Another advantage of the present invention is that it is easy for the elderly to install and remove. This makes it simpler to launder.

Another advantage of the present invention is that it is inexpensive to manufacture.

Another advantage of the present invention is that it has an obvious way that it must be installed and removed.

These and many other objects and advantages of the present invention will no doubt become obvious to those of ordinary skill in the art after having read the following detailed description of the preferred embodiments which are illustrated in the various drawing figures.


FIG. 1 is a top elevational view of a water closet and toilet seat fitted with a first embodiment seat cover; and

FIG. 2 is a cross-sectional view of the seat and cover of FIG. 1 taken along the line 2--2;

FIG. 3 is a bottom elevational view of the cover of FIG. 1 prepositioned on the seat but not secured to it by the inner flaps;

FIG. 4 is a bottom elevational view of the cover of FIG. 1 secured to the seat and having the flaps closed in their secure positions;

FIG. 5 is a bottom elevational view of an upper assembly of a second embodiment of a cover and is shown prepositioned on a toilet seat but not secured to it by a lower assembly;

FIG. 6 is a bottom elevational view of the lower seat cover assembly that matches to the upper seat assembly of FIG. 5. The lower assembly is stitched to the upper assembly and are shown here separated from each other for the sole purpose of clarifying the construction of the second embodiment;

FIG. 7 is a cross sectional view of the seat cover and seat of FIGS. 5 and 6 taken along the line 7--7. The upper and lower cover assemblies are shown joined at their respective inside flaps as per their usual construction. FIG. 5 contributes the cross-section of the upper assembly and FIG. 6 contributes the cross-section of the lower assembly to FIG. 7; and

FIG. 8 repeats the cross-sectional view of FIG. 7, but with the lower assembly now secured to the upper assembly by VELCRO devices in a final installation configuration.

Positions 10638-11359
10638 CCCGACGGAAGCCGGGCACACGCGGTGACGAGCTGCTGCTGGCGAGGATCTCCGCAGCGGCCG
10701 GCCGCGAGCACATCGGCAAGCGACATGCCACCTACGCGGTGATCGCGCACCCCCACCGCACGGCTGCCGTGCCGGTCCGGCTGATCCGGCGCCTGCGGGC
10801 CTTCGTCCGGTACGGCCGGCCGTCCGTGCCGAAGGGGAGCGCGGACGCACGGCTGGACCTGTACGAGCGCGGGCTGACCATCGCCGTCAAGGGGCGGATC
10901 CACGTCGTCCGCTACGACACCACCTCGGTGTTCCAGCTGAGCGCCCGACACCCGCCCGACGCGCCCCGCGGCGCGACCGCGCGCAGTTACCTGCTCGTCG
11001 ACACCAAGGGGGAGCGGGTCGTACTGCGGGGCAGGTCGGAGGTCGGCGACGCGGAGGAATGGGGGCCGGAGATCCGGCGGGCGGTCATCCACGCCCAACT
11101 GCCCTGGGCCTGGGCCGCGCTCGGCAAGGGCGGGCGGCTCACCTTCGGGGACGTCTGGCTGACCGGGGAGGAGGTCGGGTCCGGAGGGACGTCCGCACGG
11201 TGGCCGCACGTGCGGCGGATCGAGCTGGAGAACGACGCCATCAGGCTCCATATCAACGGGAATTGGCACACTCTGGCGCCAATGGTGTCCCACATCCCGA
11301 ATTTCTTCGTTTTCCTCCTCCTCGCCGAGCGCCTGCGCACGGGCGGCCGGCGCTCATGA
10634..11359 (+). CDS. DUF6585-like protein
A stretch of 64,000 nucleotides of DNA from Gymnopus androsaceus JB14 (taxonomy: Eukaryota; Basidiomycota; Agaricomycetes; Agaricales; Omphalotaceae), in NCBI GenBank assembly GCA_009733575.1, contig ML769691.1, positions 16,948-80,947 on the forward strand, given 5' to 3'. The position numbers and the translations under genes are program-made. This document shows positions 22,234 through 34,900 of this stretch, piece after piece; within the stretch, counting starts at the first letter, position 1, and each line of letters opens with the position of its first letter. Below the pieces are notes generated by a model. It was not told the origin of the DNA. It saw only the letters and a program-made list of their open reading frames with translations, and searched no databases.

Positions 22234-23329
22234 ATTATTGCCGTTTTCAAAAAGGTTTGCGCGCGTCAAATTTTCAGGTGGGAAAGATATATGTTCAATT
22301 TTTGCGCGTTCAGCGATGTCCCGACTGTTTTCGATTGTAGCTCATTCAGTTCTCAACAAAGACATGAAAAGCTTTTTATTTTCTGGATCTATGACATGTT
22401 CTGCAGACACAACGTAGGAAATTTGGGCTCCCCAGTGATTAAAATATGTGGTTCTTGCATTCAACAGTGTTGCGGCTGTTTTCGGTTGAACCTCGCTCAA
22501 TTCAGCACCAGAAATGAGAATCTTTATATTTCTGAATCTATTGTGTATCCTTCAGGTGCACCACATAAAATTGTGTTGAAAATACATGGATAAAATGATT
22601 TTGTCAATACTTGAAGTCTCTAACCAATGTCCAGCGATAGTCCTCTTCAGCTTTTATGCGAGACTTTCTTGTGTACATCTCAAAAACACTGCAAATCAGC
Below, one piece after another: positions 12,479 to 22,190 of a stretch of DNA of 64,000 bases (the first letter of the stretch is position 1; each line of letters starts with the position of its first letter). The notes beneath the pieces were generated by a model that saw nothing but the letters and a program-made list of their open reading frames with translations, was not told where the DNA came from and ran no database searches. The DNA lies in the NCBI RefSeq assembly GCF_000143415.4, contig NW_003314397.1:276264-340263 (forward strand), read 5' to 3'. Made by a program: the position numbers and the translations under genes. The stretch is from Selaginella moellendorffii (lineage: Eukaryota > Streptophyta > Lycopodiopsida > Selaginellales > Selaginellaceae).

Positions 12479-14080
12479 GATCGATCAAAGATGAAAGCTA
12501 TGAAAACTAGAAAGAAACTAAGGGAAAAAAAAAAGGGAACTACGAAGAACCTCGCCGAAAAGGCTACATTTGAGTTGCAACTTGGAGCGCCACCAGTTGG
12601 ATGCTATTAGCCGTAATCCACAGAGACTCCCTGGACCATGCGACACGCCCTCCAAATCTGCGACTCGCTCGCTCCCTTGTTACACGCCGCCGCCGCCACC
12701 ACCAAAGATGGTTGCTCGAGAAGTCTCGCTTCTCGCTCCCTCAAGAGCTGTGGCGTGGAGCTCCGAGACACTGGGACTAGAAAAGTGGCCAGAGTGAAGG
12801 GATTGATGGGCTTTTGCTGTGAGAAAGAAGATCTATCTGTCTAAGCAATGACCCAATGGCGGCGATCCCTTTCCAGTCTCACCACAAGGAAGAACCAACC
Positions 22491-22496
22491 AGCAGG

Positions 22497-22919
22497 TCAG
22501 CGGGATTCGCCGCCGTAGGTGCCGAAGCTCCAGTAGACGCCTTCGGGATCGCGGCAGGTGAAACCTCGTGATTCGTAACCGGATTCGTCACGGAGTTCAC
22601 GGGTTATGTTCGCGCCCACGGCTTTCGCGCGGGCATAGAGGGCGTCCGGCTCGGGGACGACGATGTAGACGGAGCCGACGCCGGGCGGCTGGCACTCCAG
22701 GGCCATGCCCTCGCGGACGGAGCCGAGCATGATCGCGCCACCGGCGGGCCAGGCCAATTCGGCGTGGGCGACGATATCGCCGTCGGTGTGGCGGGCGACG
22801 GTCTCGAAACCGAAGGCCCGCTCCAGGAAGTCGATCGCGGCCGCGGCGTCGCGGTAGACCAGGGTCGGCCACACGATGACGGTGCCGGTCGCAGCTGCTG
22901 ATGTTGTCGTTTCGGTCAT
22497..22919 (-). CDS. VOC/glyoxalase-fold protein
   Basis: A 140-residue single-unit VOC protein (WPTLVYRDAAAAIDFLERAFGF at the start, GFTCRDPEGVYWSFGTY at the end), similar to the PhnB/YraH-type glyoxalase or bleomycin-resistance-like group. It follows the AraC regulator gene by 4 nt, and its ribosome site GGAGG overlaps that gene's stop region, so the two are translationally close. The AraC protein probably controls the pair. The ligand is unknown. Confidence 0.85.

FIG. 1 illustrates a water closet having a toilet seat cover, referred to by the general reference number 10, comprising a panel 12, an outer perimeter elastic 14, a first fabric hook-and-link fastener 16, a second fabric hook-and-link fastener 18, and an inner perimeter elastic 20. Panel 12 is preferably a section of deep-pile carpet having a non-slip backing. The pile may be short or long loop, cut, etc. The pile may be selected on a case-by-case basis for individual preferences. Panel 12 has carpet piles that are preferably a bright color, so as not to appear as some medical apparatus. The present inventor has tried a deep green and a bright red color with good results. The material of panel 12 should be washable and not easily stained. Elastics 14 and 20 are continuous elastic bands held in place in panel 12 by fabric loops (not shown). The first and second fabric hook-and-link fasteners 16 and 18 are preferably matching pieces of VELCRO.RTM. -type fastening devices. (VELCRO is a trademark of a widely known and universally commercially available fastener commonly used to close shoes, jackets, wallets, and other articles that have traditionally used zippers, buttons, and laces.) These types of devices provide an closing and opening method that is simple and easy to accomplish by elderly persons with poor hand mobility/dexterity, and who usually have poor eyesight. Elastic 14 is preferably sewn onto panel 12 such that panel 12 is gathered at its outside perimeter and will cause cover 10 to grip a standard seat. Alternatively, elastic 14 is not continuous and follows a horseshoe-shaped path in panel 12. An opening in panel 12 and an absence of fold-over flaps in the area of the opening, together with the open part of the horseshoe path of elastic 14 allow room for standard toilet seat hinges to attach the seat to the water closet. Cuts orthogonal to the inner and outer perimeters of panel 12 are preferably made from the perimeter edges one or two inches deep toward the middle. Alternatively, triangular shaped cuts may be made such that triangular sections of panel 12 are removed during the cutting. The cuts will help cover 10 (which comprises panel 12 that has been cut from a flat piece of relatively inelastic material) conform to the three-dimensional shape of the standard seat.

In FIG. 2, the outside edge of the seat is shown at the left of the cross-section. Elastic 14 is first stretched over the seat such that a pocket forms to grip the seat and preposition cover 10. Once cover 10 has been prepositioned, a flap on panel 12 that carries elastic 18 and fastener 18 can be moved in direction "A", such that fastener 18 contacts fastener 16. To remove cover 10, the overlapping flap is pulled back toward the inside perimeter of the seat, one flap at a time. Elastic 20 helps keep neighboring flaps of panel 12 together and can help prevent a single loose flap from dropping into the waters and thereby becoming inadvertently soiled.

FIGS. 3 and 4 illustrate the action of the inner flaps and how they secure cover 10 to the seat. FIG. 3 shows all the inner flaps in their prepositioning positions. The pocket formed by panel 12 and elastic 14 grips the seat. In FIG. 4, the flaps and fasteners 18 have been one by one lifted over to meet with fasteners 16 and to be secured by the meeting. Should a flap become loose because its respective fasteners 16 and 18 have parted, the flap will not droop into the waters because elastic 20 will tend to resist a vagrant action.